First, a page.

Secret cabinet statement warns that household electricity bills could triple to €6,000 a year

The annual cost of a typical family’s gas and electricity bills could reach €6,000 next year and potentially plunge more than half of all households into fuel poverty, the cabinet was quietly warned this week.

A memo handed to ministers exposed angry projections about the impact of rising wholesale gas costs caused by the war in Ukraine.

Probably fueling further unrest within the coalition, the memo also outlined energy companies’ growing concerns about their liquidity positions. That’s because they’re forced to make huge security payments to the gas suppliers before the fuel is delivered.

Ministers have been told the number of households at risk of fuel poverty – where 10% or more of their net income is spent on utility bills – could rise to over 50% by the end of this winter.

In an ominous warning, Cabinet was told: “The bulk of the increase will only be seen by households when they receive bills in the coming months.”

It comes as Tánaiste Leo Varadkar signaled yesterday that the government will help households with their energy bills over the next year.

“People will need help after Christmas and maybe next year and we have to remember that it is possible,” he said.

Projections show that a typical household will face an effective tripling of their energy bills compared to mid-last year due to increased wholesale natural gas prices.

“If the wholesale price of gas stays at the high levels expected for the coming months, further increases in retail prices can be expected, with a typical household paying around €6,000 annually for gas and electricity,” the memo said.

“The timing of these increases is unknown but could be early in the new year.”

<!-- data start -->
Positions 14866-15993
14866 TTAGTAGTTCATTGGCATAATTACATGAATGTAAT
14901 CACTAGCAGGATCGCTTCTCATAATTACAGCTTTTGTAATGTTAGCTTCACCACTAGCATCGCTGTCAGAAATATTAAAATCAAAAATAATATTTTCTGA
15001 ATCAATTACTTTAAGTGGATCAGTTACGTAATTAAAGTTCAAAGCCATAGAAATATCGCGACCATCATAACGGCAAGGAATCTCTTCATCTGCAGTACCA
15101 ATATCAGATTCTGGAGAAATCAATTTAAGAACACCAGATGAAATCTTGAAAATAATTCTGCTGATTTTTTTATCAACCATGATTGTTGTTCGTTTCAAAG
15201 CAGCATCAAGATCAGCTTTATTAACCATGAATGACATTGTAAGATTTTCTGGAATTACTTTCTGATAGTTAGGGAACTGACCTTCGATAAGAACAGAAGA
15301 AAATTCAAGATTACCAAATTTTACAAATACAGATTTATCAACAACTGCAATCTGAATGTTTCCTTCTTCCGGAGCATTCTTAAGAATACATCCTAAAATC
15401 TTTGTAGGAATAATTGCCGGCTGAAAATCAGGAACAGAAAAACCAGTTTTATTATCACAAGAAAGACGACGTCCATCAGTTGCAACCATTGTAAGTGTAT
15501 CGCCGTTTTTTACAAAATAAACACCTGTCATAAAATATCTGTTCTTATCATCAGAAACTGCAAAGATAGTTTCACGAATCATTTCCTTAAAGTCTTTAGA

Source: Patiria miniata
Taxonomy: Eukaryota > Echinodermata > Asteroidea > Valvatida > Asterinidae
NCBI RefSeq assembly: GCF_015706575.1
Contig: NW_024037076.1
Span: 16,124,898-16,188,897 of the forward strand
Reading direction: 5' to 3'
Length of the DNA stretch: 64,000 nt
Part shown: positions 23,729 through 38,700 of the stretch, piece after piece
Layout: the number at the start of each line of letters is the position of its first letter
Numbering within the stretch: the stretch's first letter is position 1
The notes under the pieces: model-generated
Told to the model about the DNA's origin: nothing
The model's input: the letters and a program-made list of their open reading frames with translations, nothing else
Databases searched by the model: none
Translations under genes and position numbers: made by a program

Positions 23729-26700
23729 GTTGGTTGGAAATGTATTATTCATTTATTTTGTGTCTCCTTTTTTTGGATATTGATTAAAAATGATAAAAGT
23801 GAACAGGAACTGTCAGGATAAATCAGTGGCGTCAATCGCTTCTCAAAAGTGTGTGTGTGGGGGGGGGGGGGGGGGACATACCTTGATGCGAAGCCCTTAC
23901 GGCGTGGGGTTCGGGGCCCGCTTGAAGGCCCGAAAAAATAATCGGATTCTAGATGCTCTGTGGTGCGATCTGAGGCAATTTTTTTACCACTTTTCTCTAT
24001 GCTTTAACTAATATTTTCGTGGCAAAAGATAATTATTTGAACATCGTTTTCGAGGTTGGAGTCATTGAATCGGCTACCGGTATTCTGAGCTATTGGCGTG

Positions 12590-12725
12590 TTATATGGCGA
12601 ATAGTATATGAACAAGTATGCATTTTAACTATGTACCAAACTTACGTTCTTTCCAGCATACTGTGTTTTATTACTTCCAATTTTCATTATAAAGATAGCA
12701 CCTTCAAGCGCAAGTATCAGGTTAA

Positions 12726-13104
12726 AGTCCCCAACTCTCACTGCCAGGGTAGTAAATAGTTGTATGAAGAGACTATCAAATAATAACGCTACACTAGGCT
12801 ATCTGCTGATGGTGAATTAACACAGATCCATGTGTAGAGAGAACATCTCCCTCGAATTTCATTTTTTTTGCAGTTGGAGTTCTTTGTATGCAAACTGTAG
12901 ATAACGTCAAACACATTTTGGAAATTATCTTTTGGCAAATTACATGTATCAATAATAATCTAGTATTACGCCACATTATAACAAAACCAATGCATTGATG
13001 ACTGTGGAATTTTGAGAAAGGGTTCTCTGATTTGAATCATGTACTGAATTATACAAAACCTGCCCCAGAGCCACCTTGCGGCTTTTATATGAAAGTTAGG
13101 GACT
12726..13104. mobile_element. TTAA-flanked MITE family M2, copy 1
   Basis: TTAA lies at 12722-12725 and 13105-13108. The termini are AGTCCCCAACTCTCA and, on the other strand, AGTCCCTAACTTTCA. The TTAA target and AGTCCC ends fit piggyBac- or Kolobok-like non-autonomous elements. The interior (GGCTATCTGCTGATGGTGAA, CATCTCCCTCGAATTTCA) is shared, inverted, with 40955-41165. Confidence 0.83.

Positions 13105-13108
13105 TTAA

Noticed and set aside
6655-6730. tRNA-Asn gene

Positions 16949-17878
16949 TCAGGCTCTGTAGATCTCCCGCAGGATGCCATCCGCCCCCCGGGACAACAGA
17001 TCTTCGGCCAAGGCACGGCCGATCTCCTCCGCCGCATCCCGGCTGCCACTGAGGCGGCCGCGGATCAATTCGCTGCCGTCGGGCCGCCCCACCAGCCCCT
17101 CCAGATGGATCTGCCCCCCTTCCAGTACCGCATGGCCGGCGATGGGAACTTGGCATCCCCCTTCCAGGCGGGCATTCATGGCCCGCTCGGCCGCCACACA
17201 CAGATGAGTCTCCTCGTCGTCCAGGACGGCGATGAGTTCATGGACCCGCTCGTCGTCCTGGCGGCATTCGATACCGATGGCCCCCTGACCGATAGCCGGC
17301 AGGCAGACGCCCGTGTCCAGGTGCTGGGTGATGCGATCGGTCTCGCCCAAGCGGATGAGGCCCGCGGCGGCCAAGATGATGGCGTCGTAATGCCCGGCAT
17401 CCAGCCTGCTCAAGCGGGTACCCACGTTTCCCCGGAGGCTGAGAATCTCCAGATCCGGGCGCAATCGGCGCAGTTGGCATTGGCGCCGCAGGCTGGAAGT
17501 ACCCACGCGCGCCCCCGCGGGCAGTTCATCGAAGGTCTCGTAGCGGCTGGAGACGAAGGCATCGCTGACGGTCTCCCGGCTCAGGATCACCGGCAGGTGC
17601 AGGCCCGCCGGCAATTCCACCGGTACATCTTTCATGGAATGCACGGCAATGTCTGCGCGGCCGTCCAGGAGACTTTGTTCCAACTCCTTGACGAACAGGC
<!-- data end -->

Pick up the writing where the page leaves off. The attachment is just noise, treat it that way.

What I’m saying is that the budget day announcements are not the final word on this

Households already pay 4,000 euros a year – 1,800 euros for gas and 2,200 euros for electricity.

That’s double the €2,000 – €900 for gas and €1,100 for electricity – they would have paid annually in mid-2021 before Russia invaded Ukraine.

Further estimates presented to ministers show that in the second quarter of this year, supplying a full year’s supply in an oil-heated home cost an average of €3,200, which is €1,100 more than in the last quarter of 2021.

“It should also be noted that significant increases in energy bills will not be limited to electricity and gas bills, as oil-fired households will also see comparable increases in energy bills,” the cabinet was told.

In terms of risk to energy companies’ liquidity positions, the memo said Electric Ireland and Bord Gáis – the so-called suppliers of last resort for customers whose existing utilities fail – could face an “unmanageable financial drain”. This could “create a contagion effect” on the energy market.

Customers who switch to last resort providers also lose access to preferential rates on their energy bills, meaning they “may have immediate exposure to prevailing market prices and are not protected by hedging.”

The government has already signaled that later this month it will seek budget support for businesses directly affected by the current crisis.

Speaking at the Fine Gael Pre-Dáil Think-in in Kilkenny yesterday, Mr Varadkar said the Government needs to come up with a “dynamic response” over the course of the next year, as it did in 2022 with cuts in excise duties, a €200 energy credit and increases in student grants and back-to-school allowances.

“What I’m saying is that the budget day announcements are not the final word on this,” he said.

“If we need to intervene sometime in 2023 and help people more, then we will.”

That Irish Independent announced on Thursday that an increased electricity credit of more than €200 is on the table in budget talks, with ministers examining the possibility of applying the subsidy to electricity bills before and after Christmas,

The government is expected to increase universal credit for all domestic energy customers by significantly more than the €200 payment applied to bills last April.

While a doubling of the loan requested in the spring was discussed, sources said ministers have yet to agree on a figure.

Coalition sources pointed out that energy bills in April were much lower than they are likely to be in the coming months and that a €200 loan would not be enough.

Asked about other budget priorities, Mr Varadkar said the government wanted to see “decisive action” to reduce childcare costs and was targeting a 50 per cent reduction in fees over the next two years. Secret cabinet statement warns that household electricity bills could triple to €6,000 a year

Fry Electronics Team

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